Author Archive for

02
Jul
17

2017 Henry Kendall Poetry Award

Very honoured to be named this year’s Henry Kendall Poetry Award winner. This year’s competition was judged by one of my favourite poets Jean Kent, which made winning all the sweeter.

To find out more, as well as the details of the other prize winners from the shortlist of ten, visit the Central Coast Poets website, or click here.

My poem, along with others selected during the judging process will appear in the anthology to be released later this year (in October I understand). If you can’t wait until then, here’s my winning poem – Margaret Olley’s Flannel Flowers.

Margaret Olley’s Flannel Flowers

Pandanus trees rim a small beach, stagger-lurch-stuck at the back of
the dunes; prop-rooted trunks shouldering the weight of canopy fruit

– spiky aureole-crowns poking peep-holes in the weather. I’m passing
through someone else’s country, feet-deep in the bright purple of pig-

face flowers, unhurried, coastal-cool, picking a path through the sand
sweep – alive with native morning glory and creeper-vines, thick with

squish-yellow flowers; each claiming the verges, resisting the spray of
salt – the constant shift of the ground beneath them. Mine is a country

of spinifex and brigalow – tin roofs reflecting the desolation of heat:
womal trees and gidyea, all following the slow brown run of the river.

Here, familiar is the tubular beauty of the banksia, the yolk-studded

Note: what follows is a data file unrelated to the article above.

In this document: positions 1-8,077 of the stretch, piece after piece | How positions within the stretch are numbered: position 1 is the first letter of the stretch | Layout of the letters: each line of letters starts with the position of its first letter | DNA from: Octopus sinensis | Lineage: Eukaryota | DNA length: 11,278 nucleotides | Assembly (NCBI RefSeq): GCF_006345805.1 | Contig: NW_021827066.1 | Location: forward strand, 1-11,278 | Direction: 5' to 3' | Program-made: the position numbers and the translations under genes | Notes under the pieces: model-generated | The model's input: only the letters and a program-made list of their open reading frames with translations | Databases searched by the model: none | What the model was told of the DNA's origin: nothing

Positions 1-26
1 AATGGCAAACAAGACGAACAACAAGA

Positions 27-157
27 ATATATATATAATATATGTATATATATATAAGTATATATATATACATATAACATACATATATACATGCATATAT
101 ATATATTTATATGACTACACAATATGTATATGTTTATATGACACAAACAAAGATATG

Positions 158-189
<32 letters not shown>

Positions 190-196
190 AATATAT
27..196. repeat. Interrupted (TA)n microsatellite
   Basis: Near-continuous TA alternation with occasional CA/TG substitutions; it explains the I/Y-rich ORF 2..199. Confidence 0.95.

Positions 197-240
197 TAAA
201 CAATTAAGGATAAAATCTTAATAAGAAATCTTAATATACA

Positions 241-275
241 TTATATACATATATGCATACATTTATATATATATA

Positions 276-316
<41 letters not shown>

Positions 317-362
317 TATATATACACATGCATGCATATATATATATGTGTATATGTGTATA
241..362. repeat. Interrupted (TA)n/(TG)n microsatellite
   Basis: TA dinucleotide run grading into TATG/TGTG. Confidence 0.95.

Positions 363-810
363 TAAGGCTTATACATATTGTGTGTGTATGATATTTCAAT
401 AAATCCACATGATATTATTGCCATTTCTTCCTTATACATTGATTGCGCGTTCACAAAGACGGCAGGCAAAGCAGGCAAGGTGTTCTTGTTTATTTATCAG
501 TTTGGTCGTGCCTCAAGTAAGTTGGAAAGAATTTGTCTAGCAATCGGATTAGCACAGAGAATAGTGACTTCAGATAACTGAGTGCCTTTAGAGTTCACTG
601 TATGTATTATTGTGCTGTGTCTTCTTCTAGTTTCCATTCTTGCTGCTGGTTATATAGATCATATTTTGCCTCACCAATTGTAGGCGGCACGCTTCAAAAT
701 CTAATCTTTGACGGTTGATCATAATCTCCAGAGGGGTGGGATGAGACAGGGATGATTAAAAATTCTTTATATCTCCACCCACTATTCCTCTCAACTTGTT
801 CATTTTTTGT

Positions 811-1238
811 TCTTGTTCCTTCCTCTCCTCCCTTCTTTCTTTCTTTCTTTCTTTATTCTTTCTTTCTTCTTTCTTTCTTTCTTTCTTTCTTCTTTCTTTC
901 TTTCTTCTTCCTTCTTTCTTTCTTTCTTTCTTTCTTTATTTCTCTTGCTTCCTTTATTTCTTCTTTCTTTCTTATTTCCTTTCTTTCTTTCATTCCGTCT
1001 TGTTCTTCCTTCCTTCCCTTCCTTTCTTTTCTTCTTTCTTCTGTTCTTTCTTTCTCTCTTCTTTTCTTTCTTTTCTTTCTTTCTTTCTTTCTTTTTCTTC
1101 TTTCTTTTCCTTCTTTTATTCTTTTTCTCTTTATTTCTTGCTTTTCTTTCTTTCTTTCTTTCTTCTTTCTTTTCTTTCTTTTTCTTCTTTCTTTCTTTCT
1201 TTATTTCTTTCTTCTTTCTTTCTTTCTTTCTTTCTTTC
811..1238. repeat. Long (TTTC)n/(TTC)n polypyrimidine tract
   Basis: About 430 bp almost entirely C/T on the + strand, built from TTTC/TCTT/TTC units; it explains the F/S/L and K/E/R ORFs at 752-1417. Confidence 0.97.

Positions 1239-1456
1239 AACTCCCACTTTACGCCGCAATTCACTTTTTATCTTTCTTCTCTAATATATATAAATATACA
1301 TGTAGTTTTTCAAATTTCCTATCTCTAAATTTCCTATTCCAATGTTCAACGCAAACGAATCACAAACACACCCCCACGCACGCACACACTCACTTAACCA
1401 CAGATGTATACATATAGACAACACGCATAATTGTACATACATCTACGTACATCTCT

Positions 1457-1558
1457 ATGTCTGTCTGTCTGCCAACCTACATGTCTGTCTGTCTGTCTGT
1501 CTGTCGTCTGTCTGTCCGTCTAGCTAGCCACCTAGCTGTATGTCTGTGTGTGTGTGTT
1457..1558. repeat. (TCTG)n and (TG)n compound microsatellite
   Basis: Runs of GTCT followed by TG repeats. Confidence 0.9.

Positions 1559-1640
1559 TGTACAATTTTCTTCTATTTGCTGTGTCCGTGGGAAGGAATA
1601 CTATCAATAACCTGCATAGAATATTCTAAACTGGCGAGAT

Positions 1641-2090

fingers of coast-myall; the fleeting mimicry between the silver-backed

leaves and a gleaming catch of river perch: August sun setting a tin-foil
blaze on the Maranoa. This is not my country, but I’m looking through

its portholes, thinking of the Olley painting I cut out of a magazine
once – of the coastal flannel flowers: the way they spoke, perfectly wild

in a fluted cream jug, spilling and existing in no particular arrangement.
Effortlessly beautiful in the same way one’s own country can be, and by

extension: the pockets of another – searching for white, star-shaped
faces beyond the sands, in the rippling dunes, in the shrubby headlands

bursting with strange botanicals – all of it, within and outside of myself.

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19
Mar
17

Latest

While I’ve been home recovering after surgery (another knee reconstruction!) my files are starting to resemble some kind of order – including all the little bits of poems and lines I’ve written that don’t have logical homes yet! Apart from filing though, things have been a bit quiet on the poetry front.

I do have the below to share, following on from the Martha Richardson prize last year. This article was published about the poem in the Ballarat Courier. It’s always great to get a bit of publicity, as I do so few live gigs these days, it’s easy to feel a bit disconnected. I’m hoping this will change, as the scene here in Brisbane for open mic seems really quiet these days.

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Filling the void in the meantime are my amazing monthly get-togethers with my critique group Tiger Poets – three amazing women that I admire and respect and who are so unique in their poetic voices. Together we make each other’s work more well rounded, and the wine and conversation is always brilliant… To this group I’ve been able to bring the big body of work I completed in December last year and really hammer the dents out of them and get them into great shape. Hoping this year will continue to be a fruitful one and more of my words make their way into print.

 

 

12
Dec
16

another review for Confessional Box